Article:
Ruth Ozeki, A Tale for the Time Being

March 25, 2013 § 1 Comment

Time, no matter how much we attempt to quantify it, forever remains eludible to us.  In her third novel, A Tale for the Time Being, Ruth Ozeki explores time’s indefinite qualities by means of a dual (with intrusions of a third) narrative that stretches over two continents and encompasses momentous events such as World War II and the 2011 Japan tsunami in its exploration of Proustian remembrance of times lost and a Schrodingerian reflection on quantum entanglement.

We are first introduced to the sixteen year-old Japanese schoolgirl Nao and her diary about contemporary social life in Japan.  At first amusing for its almost-breathless narration of various school personality types, Nao’s diary quickly turns toward more morbid topics, such as the suicide of her father after his failure to provide for his family in the wake of the 2000 dot com bubble burst and her own reflections (including citations from Proust) on time and in particular on “time beings,” which Nao defines as “someone who lives in time, and that means you, and me, and every one of us who is, or was, or ever will be” on the opening page of her diary.  Her musings on time and the Zen master Dogen’s commentary that time is itself a being as everything in the entire universe is intimately linked, continuous and yet separate, as moments of time form the novel’s core.  Nao’s personal life is seemingly tragic (there are accounts of attempted violence toward her, among other events) and the mysteries of what happens next adds a thriller-like quality to her narrative.

Balancing out Nao’s diary is the reflection of Ruth, herself an amalgamation of the author herself and a fictional character.  Ruth, living on an island just off the coast of British Columbia, discovers Nao’s diary (along with the diary of a relative who fought in World War II) in the debris that washed ashore sometime after the devastating 2011 tsunami.  As Ruth reads Nao’s diary, she reflects on her own experiences and the questions that arise after she fails to track down whether or not Nao is still alive, if she committed suicide, or if she were caught up in the devastation of the tsunami.  Ruth reflects on time’s uncertainties, how Nao, like Schrodinger’s cat, exists in a state of quantum uncertainty, as any number of events in 2011 could have left her alive or dead.  Too easily, this could have been a trite exercise, but Ozeki delves deeper into the lives of the two women and those connected with them.  Ruth is far more than a middle-aged woman baffled by a schoolgirl’s diary, just as Nao is beyond just a (potentially) tragic character.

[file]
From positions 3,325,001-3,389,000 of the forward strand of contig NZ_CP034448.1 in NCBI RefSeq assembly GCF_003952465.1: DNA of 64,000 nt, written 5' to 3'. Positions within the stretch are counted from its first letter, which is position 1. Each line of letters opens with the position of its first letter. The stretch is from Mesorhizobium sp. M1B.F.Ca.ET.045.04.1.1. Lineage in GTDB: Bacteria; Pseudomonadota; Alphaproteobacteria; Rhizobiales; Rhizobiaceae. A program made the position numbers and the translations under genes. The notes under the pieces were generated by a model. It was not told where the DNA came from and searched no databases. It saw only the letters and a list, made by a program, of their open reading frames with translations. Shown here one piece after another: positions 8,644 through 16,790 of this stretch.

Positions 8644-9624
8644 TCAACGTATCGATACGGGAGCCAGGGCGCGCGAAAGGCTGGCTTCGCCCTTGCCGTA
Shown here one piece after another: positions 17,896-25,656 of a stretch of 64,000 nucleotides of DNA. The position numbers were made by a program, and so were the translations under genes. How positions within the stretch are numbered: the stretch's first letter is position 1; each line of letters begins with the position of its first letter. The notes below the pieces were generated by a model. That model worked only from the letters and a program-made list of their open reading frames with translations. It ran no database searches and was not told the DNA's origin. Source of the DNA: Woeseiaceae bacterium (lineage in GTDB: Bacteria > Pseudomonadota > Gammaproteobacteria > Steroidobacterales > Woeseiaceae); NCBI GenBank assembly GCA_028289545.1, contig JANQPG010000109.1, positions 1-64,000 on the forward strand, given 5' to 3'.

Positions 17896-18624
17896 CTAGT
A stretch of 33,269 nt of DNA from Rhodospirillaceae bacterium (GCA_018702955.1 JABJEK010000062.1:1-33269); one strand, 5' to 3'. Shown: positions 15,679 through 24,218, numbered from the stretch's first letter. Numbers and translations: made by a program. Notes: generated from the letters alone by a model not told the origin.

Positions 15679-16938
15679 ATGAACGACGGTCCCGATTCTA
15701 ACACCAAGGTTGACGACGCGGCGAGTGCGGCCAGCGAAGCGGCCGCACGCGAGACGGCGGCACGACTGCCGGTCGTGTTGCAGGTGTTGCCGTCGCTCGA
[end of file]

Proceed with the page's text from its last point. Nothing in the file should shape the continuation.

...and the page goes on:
Ozeki’s intermingling of their narratives in alternating chapters (along with citations of the second included journal) creates a fascinating interplay of lives and moments.  By novel’s end, Ozeki arrives at a further understanding of Dogen’s view of time as being something that pervades us and yet exists outside of us.  This acceptance of time (and by extension, lives) as something that fascinates and yet eludes us makes A Tale for the Time Being a powerful novel, not because we arrive at a greater understanding of events, but because it reminds us through its well-drawn characters and excellent prose that some things will forever be beyond our ken and that itself provides opportunities for personal growth and development.  Time is a being, just like we are, and it never remains static, as Ozeki reminds us eloquently in her understated yet moving novel.

§ One Response to Ruth Ozeki, A Tale for the Time Being

  • How the second main narrator gets her hands on Nao’s diary seems strange, but the story of the Pacific Drift and just how many things have floated across that vast expanse of ocean between Japan and the northwest Canadian coast is convincing. The book includes wonderful snippets of information about all sorts of subjects, but what is really entrancing is the way in which she gets powerful political messages into her work without the reader feeling like she is being hit with a meat axe. They are not all subtle, but so totally contextualised that they come through as sheer common sense. That’s hard to do.

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